968 F.2d 703 (8th Cir. 1992), 91-3351, United States v. Cornelius

Docket Nº:91-3351.
Citation:968 F.2d 703
Party Name:UNITED STATES of America, Appellee, v. Douglas Greg CORNELIUS, Appellant.
Case Date:July 02, 1992
Court:United States Courts of Appeals, Court of Appeals for the Eighth Circuit
 
FREE EXCERPT

Page 703

968 F.2d 703 (8th Cir. 1992)

UNITED STATES of America, Appellee,

v.

Douglas Greg CORNELIUS, Appellant.

No. 91-3351.

United States Court of Appeals, Eighth Circuit

July 2, 1992

Submitted May 14, 1992.

Page 704

Dean Stowers, Des Moines, Iowa, argued, for appellant.

Linda R. Reade, Des Moines, Iowa, argued, for appellee.

Before McMILLIAN, JOHN R. GIBSON, and MAGILL, Circuit Judges.

MAGILL, Circuit Judge.

Douglas Greg Cornelius appeals his thirty-year sentence imposed pursuant to the enhancement provisions of 18 U.S.C. § 924(e) (armed career criminal) and the United States Sentencing Guidelines § 4B1.1 (career offender). The district court imposed the thirty-year sentence on remand, believing that it was foreclosed from addressing any issue other than the proper sentence term. We affirm in part, reverse in part and remand for resentencing.

Cornelius was tried and convicted of being a felon in possession of a firearm on April 5, 1990. The government argued that Cornelius' sentence should be enhanced because he is an armed career criminal under § 924(e) and a career offender under U.S.S.G. § 4B1.1. The district court found that Cornelius is a career offender. It held, however, that he is not an armed career criminal because the 1970 breaking and entering conviction on which the government relied did not qualify as a predicate felony under the statute. The court sentenced Cornelius to ten years' imprisonment. Cornelius appealed the district court's finding that he is a career offender, arguing that possession of a firearm by a felon is not a crime of violence under § 4B1.1. We found that possession of a firearm by a felon was a crime of violence under § 4B1.1 and affirmed the district court. 1 United States v. Cornelius, 931 F.2d 490 (8th Cir.1991). The government cross-appealed the finding that Cornelius was not an armed career criminal. We reversed and remanded for resentencing on this issue because we held that Cornelius' 1970 breaking and entering conviction qualified as a predicate felony under § 924(e). Id.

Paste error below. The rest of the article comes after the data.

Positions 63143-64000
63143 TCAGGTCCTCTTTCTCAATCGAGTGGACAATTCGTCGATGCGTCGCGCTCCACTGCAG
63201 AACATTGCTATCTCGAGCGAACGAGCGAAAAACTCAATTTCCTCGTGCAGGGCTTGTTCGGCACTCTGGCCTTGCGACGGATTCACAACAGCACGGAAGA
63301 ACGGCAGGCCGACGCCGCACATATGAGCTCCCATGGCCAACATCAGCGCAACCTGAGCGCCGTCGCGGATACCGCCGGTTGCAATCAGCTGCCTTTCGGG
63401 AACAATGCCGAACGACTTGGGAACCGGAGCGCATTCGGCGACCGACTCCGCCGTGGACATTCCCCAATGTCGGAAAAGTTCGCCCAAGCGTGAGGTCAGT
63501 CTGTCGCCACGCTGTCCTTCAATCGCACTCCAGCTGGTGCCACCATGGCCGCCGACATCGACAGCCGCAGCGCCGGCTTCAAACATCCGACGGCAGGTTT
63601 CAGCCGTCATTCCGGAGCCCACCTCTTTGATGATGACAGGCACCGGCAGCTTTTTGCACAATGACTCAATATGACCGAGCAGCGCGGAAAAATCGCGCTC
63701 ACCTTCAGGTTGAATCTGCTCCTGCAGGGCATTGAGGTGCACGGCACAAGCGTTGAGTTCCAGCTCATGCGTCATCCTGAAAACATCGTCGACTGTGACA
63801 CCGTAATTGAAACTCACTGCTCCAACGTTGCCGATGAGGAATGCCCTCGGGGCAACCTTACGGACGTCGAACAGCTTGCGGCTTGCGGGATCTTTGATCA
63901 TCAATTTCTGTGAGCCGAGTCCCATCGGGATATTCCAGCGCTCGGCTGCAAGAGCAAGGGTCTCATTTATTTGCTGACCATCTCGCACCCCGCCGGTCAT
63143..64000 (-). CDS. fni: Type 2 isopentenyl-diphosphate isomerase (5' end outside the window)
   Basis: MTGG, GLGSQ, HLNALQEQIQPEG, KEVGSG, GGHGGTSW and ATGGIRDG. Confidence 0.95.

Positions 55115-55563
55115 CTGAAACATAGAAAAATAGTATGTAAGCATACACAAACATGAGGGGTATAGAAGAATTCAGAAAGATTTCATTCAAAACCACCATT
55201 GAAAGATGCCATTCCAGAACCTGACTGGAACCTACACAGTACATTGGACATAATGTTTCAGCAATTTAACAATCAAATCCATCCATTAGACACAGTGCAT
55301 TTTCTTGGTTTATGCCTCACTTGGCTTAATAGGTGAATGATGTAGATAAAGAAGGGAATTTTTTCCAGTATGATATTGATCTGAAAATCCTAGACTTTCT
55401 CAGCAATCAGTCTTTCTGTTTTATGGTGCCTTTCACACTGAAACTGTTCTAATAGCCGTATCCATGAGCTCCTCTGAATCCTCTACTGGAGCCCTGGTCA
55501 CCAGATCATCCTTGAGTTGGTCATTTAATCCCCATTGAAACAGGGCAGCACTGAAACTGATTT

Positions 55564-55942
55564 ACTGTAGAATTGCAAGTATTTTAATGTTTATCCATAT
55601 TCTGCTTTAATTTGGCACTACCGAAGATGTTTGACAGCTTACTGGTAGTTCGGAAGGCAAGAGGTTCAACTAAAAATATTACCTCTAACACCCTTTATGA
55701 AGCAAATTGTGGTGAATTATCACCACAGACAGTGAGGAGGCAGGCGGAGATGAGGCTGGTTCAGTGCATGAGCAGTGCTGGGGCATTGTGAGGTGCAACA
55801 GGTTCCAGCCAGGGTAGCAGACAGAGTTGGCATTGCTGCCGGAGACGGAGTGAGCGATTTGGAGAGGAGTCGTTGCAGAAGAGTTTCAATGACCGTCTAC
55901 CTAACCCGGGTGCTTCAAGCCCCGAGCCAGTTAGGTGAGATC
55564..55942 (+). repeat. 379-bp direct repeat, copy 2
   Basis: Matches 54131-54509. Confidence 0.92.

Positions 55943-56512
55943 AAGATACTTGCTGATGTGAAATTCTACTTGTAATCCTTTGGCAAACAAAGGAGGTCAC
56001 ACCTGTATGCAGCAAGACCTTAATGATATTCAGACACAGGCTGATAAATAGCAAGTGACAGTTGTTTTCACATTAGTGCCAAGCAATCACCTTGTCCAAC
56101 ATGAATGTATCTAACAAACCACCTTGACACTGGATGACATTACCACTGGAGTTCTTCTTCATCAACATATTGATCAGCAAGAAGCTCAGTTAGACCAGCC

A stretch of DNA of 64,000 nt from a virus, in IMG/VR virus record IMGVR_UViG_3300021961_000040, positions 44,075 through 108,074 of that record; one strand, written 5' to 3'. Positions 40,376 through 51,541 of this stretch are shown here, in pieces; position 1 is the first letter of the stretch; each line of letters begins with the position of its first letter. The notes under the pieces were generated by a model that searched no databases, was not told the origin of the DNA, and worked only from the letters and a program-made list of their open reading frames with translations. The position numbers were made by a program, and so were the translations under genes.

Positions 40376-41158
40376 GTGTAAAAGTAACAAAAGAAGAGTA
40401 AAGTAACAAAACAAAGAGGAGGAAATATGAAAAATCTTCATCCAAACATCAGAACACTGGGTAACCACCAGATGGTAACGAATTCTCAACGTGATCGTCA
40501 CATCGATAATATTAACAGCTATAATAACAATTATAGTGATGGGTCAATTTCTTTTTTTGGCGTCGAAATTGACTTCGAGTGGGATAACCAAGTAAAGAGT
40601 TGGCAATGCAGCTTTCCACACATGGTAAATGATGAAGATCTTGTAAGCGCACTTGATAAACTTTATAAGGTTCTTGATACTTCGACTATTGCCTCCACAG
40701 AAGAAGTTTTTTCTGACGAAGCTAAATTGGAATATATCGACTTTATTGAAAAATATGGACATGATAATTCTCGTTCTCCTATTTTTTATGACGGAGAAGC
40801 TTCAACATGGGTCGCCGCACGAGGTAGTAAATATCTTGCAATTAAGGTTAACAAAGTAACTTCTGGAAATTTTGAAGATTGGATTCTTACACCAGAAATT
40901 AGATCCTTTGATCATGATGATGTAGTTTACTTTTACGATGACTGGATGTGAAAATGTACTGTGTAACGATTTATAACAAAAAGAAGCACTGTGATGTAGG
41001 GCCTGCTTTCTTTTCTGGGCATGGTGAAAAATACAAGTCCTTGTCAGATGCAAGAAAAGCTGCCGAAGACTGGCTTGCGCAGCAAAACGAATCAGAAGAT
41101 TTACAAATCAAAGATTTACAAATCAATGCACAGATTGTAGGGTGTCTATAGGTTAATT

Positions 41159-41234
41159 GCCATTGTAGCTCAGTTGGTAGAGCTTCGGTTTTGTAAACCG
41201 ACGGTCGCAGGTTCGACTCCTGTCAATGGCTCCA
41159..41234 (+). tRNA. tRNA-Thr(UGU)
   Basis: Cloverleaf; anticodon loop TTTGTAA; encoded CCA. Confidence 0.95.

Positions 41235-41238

At the resentencing hearing held October 3, 1991, Cornelius argued that one of the prior convictions relied on to enhance his sentence under § 924(e) was based on an invalid guilty plea and could not be used. Therefore, he argued, he is not an armed career criminal. In addition, Cornelius asserted that two prior convictions for arson and extortion are "related cases" under the Sentencing Guidelines and cannot be considered separate convictions for purposes of applying U.S.S.G. § 4B1.1 because they were consolidated for plea and sentencing. The district court allowed Cornelius to make an offer of proof, but held that, given this court's finding that Cornelius is an armed career criminal as well as a career offender, it could only decide the proper sentence term on remand. In the alternative, the court held that the arson and extortion cases were not "related cases" under the Guidelines. The court found

Page 705

that the Guidelines range was thirty years to life, and sentenced Cornelius to thirty years.

On appeal, Cornelius argues that the district court erred in finding that it could not consider any...

To continue reading

FREE SIGN UP